Damien’s story

Damien, aged 25, was not feeling good. He wasn’t feeling sick exactly, but he didn’t feel like going to work, or to the movies with his friends. He didn’t feel like doing anything. The staff who supported him, his family and his housemates all tried to get him to join in the things they were doing—but he didn’t want to. He just wanted everyone to leave him alone.

Tom, Damien’s key worker, went with Damien to the doctor. He told the doctor that he was worried about Damien because he didn’t want to do the things he used to enjoy, was sleeping a lot, was putting on weight and always seemed to be cold.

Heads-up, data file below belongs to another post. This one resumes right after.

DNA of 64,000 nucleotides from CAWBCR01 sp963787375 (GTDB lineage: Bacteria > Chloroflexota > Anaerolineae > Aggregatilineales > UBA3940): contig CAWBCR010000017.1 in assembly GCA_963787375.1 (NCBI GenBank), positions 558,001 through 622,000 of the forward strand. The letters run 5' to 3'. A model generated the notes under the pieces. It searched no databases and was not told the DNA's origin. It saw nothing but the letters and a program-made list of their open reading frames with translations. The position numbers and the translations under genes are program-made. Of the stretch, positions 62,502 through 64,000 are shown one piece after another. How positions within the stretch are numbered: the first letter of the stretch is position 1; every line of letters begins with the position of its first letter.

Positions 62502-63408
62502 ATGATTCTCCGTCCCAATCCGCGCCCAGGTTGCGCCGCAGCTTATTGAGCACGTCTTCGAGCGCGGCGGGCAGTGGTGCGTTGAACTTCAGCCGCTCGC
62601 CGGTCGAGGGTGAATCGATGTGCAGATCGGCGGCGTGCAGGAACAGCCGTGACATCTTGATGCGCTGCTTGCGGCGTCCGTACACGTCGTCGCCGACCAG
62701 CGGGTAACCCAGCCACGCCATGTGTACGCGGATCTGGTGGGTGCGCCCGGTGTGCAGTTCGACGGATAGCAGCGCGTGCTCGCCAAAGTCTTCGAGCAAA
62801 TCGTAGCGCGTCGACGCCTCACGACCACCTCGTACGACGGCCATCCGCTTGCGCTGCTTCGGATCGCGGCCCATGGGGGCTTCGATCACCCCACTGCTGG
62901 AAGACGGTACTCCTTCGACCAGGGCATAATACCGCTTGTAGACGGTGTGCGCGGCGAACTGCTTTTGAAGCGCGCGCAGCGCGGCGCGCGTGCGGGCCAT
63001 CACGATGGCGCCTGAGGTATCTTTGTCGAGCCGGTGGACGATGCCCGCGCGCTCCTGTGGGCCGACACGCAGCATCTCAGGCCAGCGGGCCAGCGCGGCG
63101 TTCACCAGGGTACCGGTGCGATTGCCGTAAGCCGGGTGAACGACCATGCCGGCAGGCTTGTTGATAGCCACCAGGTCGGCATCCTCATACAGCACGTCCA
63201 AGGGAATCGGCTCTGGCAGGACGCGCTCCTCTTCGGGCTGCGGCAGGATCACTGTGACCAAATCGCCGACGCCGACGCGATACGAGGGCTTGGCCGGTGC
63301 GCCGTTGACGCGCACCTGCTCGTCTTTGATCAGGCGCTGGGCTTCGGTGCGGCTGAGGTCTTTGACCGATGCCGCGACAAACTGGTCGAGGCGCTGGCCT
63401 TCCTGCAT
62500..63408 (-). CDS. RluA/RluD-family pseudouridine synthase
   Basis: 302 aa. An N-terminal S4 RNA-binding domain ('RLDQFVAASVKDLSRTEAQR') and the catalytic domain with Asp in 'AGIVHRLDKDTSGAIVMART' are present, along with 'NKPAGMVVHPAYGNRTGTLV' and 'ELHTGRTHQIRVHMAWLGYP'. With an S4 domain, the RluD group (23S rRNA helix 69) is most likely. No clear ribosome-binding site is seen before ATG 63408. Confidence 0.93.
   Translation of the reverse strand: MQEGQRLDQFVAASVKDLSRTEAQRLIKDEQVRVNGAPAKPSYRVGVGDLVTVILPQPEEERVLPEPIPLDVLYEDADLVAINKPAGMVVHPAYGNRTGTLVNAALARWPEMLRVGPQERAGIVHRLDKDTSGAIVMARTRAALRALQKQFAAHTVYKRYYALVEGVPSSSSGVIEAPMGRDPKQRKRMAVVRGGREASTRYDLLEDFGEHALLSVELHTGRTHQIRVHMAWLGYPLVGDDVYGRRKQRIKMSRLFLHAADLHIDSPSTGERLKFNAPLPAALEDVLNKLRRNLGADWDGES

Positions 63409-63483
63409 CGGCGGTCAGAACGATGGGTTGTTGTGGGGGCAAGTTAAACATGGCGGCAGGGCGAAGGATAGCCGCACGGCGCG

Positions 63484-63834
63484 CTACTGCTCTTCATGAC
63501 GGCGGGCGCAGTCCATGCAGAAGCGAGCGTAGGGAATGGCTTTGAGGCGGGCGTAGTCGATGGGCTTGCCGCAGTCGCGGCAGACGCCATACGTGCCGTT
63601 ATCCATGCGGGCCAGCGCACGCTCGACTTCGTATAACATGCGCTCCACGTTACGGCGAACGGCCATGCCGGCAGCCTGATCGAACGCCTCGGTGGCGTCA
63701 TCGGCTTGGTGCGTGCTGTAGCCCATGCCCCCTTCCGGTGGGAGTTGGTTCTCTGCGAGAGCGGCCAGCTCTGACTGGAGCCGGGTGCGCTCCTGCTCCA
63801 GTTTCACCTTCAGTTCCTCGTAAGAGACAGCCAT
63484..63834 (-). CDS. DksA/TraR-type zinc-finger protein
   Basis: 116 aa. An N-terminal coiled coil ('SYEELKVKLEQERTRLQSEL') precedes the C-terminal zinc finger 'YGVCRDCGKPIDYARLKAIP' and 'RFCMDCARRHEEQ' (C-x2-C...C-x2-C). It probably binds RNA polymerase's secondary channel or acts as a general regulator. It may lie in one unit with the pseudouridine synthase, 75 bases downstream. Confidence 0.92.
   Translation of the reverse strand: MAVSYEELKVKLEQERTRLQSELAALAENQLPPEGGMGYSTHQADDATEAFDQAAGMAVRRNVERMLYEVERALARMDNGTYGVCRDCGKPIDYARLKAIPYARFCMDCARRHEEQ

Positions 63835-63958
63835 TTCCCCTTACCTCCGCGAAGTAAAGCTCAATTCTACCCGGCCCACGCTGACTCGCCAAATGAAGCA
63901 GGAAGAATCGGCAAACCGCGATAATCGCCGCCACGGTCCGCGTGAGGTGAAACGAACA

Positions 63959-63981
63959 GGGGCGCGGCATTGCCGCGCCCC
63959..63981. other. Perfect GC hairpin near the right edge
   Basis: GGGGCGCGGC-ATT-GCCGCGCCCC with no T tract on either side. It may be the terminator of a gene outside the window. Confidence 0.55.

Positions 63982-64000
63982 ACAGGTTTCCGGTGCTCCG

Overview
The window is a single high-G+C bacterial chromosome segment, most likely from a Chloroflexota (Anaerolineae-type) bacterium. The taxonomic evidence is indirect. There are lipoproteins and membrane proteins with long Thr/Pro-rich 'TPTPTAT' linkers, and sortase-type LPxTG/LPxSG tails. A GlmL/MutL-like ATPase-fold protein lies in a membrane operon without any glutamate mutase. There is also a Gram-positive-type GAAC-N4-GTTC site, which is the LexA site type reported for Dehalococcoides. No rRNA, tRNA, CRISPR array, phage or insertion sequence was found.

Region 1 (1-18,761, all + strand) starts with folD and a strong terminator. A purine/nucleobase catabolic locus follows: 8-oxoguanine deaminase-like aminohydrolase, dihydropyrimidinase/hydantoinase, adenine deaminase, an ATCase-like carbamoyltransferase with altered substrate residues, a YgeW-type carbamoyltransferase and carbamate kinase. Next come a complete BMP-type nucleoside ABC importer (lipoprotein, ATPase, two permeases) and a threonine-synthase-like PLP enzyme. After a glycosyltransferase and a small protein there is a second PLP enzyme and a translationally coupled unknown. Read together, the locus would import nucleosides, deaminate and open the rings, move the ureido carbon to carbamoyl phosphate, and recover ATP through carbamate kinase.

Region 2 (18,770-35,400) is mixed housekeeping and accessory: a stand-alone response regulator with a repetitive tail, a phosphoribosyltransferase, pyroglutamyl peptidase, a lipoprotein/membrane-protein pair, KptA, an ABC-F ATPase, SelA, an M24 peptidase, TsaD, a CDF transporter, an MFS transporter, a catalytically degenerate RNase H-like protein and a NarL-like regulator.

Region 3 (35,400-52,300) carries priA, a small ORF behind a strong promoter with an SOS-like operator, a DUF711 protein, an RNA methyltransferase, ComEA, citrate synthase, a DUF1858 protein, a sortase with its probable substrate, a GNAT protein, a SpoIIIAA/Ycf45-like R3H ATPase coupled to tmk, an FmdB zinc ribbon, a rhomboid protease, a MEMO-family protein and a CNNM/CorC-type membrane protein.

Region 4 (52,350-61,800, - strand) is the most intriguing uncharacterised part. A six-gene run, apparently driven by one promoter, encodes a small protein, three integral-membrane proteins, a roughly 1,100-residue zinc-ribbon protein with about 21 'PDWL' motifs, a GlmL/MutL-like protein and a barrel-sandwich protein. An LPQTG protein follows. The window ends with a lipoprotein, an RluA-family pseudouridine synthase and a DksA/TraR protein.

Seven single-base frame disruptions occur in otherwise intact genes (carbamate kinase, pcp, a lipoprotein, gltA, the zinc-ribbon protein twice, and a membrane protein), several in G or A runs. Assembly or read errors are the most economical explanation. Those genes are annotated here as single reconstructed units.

The doctor had seen Damien many times before and knew that he was usually someone who liked being out and about with his friends, loved his work and spending time with his family. Something was definitely wrong.

Damien usually like chatting with his doctor and showing her photos of what he had been doing. This time though, Damien couldn’t be bothered talking much – he felt tired and just wanted to go to sleep. He let the doctor take his blood pressure, look in his ears, and listen to his chest and feel his belly.

The doctor said she wanted Damien to have a blood test. Damien didn’t like blood tests, but the doctor and Tom both explained that it was the only way to find out what was wrong so they could try and help him. Damien wanted to feel better, so he decided to have the test. Tom came with him, which made him feel better about having it.

Damien and Tom went back to the doctor a few days later. The doctor said his thyroid wasn’t working properly anymore and that Damien would need to take some pills, and that he would then feel much better in time for his 26th birthday the following month.